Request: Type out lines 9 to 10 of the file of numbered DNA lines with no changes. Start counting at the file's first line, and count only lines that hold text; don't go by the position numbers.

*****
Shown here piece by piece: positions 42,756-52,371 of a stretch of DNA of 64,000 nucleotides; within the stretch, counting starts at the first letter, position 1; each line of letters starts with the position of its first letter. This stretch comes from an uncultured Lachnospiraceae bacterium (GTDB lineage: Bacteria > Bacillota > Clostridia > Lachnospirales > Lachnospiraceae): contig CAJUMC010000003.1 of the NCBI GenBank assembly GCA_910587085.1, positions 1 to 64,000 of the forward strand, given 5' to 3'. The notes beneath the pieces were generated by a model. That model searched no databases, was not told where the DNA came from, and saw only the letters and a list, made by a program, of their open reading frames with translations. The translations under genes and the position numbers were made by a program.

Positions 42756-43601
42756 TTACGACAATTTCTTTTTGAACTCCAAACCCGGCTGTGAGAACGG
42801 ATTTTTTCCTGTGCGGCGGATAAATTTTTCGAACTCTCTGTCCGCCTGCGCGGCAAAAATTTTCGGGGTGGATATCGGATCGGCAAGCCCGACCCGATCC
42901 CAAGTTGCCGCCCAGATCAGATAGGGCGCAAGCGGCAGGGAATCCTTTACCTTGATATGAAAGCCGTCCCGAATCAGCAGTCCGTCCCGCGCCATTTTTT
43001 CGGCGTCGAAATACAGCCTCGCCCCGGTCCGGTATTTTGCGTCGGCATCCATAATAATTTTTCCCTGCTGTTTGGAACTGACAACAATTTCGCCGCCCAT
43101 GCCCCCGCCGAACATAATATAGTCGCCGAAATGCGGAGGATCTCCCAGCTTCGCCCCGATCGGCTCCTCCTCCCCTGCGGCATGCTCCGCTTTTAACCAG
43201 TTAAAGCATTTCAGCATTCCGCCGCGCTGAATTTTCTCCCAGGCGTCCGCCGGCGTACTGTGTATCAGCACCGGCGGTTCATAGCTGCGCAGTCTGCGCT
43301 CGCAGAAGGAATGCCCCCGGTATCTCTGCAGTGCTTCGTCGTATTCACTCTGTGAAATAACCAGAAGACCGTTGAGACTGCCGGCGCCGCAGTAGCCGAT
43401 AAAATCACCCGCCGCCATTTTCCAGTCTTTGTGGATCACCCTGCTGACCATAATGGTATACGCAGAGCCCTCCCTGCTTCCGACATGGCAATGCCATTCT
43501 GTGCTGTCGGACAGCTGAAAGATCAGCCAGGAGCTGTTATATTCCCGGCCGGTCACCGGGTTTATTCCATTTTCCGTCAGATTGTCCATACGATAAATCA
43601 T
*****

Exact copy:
43301 CGCAGAAGGAATGCCCCCGGTATCTCTGCAGTGCTTCGTCGTATTCACTCTGTGAAATAACCAGAAGACCGTTGAGACTGCCGGCGCCGCAGTAGCCGAT
43401 AAAATCACCCGCCGCCATTTTCCAGTCTTTGTGGATCACCCTGCTGACCATAATGGTATACGCAGAGCCCTCCCTGCTTCCGACATGGCAATGCCATTCT